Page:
Shows Britain Would Never (again) Get Away With

It really is political correctness gone mad.

When it comes to Television my motto is “If you don’t like it,don’t watch it”. Unfortunately not everyone in Britain is quite so relaxed about it.

We have lost and been denied some great, perfectly innocent shows over the years thanks to the PC brigade,here are some we’ll never get,or never get back:

  1. Love Thy Neighbour.

    Massively popular in the 1970’s,Love thy neighbour featured Jack Smethurst ad Eddie Booth, an uptight white man who is appalled to find out that a black couple has moved in next door. Bill Reynolds (played by Rudolph Walker) is more than aware of Booth’s intolerance and the pair do everything they can to irritate each other.

    The language caused huge contrversy when the show was first released.Booth referred to Reynolds and his wife as the nig nogs from next door and made implications that they were savages. The show also featured racism from Reynolds, referring to him as honky,snowflake,paleface and big white chief.

    The show received the most complaints after featuring Reynolds dressed up in a tribal costume and when Booth enters the room,he shouts “put another white man on the fire!” brandishing a spear! He then goes on to say that he did that because that is what Booth thinks of black people, he thinks they are savages.

    Whilst Booth is portrayed as both ignorant and stupid, Reynold’s is portrayed as intelligent and well educated,both are equally stubborn.

  2. The Black and White Minstrel Show.

    This was a long running show,starting in 1958 and ending in 1978. It was a variety show featuring American Minstrel and country songs as well as musical numbers. The performers had their faces painted black and wore extravagant costumes.  With a regular audience of ober 18 million, it ran for 6,477 performances taing it into the Guiness book of world records as the stage show viewed by the largest number of people.

    The show was also one of the first to be broadcast in colour by the BBC. Despite it’s obvious popularity some people were appalled at it’s portrayl of “black” people behaving in what they called a sterotypical manner. The BBC received a petition in 1967 to end the show.One person who did not agree was black comedian Lenny Henry who started his career on the show as a comedy interlude. 

  3. The Honeymooners.

    Despite running for only 39 episodes “The Honeymooners” is immensely popular in America (I’m told it’s an institution). The show featured Jackie Gleeson as Ralph Kramden,a frustrated bus driver for the Gotham Bus company. His wife Alice Kramden (played by Audrey Meadows) is patient and level headed. When Ralph’s get rich quick schemes inevitably fail, he becomes bad tempered and often threatens (quite an empty threat though) to hit her,using his famous line “one of these days…” She is totally unaffected as she doesn’t believe he would hit her. Despite his insults and threats,he is also seen as a loving husband and a caring friend.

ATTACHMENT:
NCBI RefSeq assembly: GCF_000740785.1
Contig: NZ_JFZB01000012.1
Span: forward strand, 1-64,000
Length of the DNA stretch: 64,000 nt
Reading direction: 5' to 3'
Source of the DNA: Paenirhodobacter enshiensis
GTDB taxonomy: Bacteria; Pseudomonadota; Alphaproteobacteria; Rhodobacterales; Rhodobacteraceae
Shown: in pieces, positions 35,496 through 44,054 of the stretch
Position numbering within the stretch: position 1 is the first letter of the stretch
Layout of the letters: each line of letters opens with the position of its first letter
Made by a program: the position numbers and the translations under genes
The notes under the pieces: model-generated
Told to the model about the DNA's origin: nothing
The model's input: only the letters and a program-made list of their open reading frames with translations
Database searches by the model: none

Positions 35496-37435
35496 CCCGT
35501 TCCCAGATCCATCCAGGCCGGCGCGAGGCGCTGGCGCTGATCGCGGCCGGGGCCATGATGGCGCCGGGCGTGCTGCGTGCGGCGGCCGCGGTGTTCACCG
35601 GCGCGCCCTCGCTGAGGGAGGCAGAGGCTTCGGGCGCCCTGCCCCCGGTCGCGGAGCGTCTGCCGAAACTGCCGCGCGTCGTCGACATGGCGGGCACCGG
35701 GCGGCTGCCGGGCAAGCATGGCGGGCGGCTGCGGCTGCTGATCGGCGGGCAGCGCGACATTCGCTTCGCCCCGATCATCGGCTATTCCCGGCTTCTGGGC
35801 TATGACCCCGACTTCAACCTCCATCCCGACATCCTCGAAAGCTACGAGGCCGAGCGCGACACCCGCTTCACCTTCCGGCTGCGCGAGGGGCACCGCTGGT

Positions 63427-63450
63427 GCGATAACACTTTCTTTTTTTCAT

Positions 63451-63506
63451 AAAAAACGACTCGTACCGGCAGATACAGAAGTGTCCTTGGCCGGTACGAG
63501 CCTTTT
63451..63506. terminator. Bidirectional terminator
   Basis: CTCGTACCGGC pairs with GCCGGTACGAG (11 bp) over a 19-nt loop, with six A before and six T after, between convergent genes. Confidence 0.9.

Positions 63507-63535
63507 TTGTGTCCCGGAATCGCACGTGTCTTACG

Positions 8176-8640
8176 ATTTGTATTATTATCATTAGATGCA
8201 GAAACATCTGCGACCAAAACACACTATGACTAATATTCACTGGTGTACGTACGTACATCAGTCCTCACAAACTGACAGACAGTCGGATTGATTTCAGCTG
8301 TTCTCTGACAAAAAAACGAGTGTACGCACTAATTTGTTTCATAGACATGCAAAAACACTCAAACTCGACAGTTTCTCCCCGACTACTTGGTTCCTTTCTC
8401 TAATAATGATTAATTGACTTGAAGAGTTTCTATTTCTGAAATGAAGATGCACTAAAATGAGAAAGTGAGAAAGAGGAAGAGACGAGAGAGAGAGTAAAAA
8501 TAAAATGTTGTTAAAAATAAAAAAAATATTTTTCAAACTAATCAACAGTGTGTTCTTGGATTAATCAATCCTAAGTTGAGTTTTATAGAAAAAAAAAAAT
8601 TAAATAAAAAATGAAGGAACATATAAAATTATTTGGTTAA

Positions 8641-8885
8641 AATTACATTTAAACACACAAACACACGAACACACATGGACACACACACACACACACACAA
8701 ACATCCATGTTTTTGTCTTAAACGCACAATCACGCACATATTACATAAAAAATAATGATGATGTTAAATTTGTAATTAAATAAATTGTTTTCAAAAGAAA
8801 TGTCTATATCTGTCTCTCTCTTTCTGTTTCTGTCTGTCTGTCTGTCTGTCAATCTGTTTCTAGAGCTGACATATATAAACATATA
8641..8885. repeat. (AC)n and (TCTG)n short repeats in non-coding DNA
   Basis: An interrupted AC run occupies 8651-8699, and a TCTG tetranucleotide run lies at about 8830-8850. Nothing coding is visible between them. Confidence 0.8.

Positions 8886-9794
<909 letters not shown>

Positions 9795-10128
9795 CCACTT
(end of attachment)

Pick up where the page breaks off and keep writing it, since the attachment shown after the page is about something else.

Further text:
4. Mind Your Language.

    Again, a BBC programme. This time set in a London school with foreign pupils attending and English as a second language class. Whilst some of the humour stemmed from simple misinterpretations of the English language, people objected to the obvious stereotyping of other cultures.

    Although the sterotypes were blatant, the show did get ethnic minorities onto the television when they would not have had a chance at the time,even if their characters were less than favourable. The show got round claims of racism by calling itself a multiculturalist comedy.

  5. The Gingerbread Man.

    Yes,you read it right, The Gingerbread man,seriously. The cartoon show features a gingerbread man that comes to life and lives on the dresser with his friends Mr Salt, Miss Pepper,Herr Von Cuckoo and The old bag.

    The show received a staggering number of complaints claiming that the show was full of stereotypes. Mr Salt (a salt cellar,naturally) was a sailor and people claimed he spoke like a pirate! Herr Von Cuckoo (a cuckoo from the clock) was dressed as a Bavarian and people were actually complaining that he spoke with a German accent and walked with his legs too stiff (I think they were making Nazi implications) He was made of wood! Anybody’s legs would be stiff if they were made of wood!

     The old bag was grumpy,bad tempered and never wanted to talk to anybody she often complained that the others were making too much noise,people said that this was also offensive to elderly people and calling her an “old bag” was wrong,but in their defence SHE WAS A TEABAG!

    Sleek the mouse was a new york gangster,who,it was said gave children a bad image of Americans as sleek was rude and sneaky and a thief. I watched it as a child and I dont think that all Americans are rude,sneaky,thieves or gangsters!

    You’re not even allowed to call them Gingerbread men anymore,you have to call them Gingerbread people.

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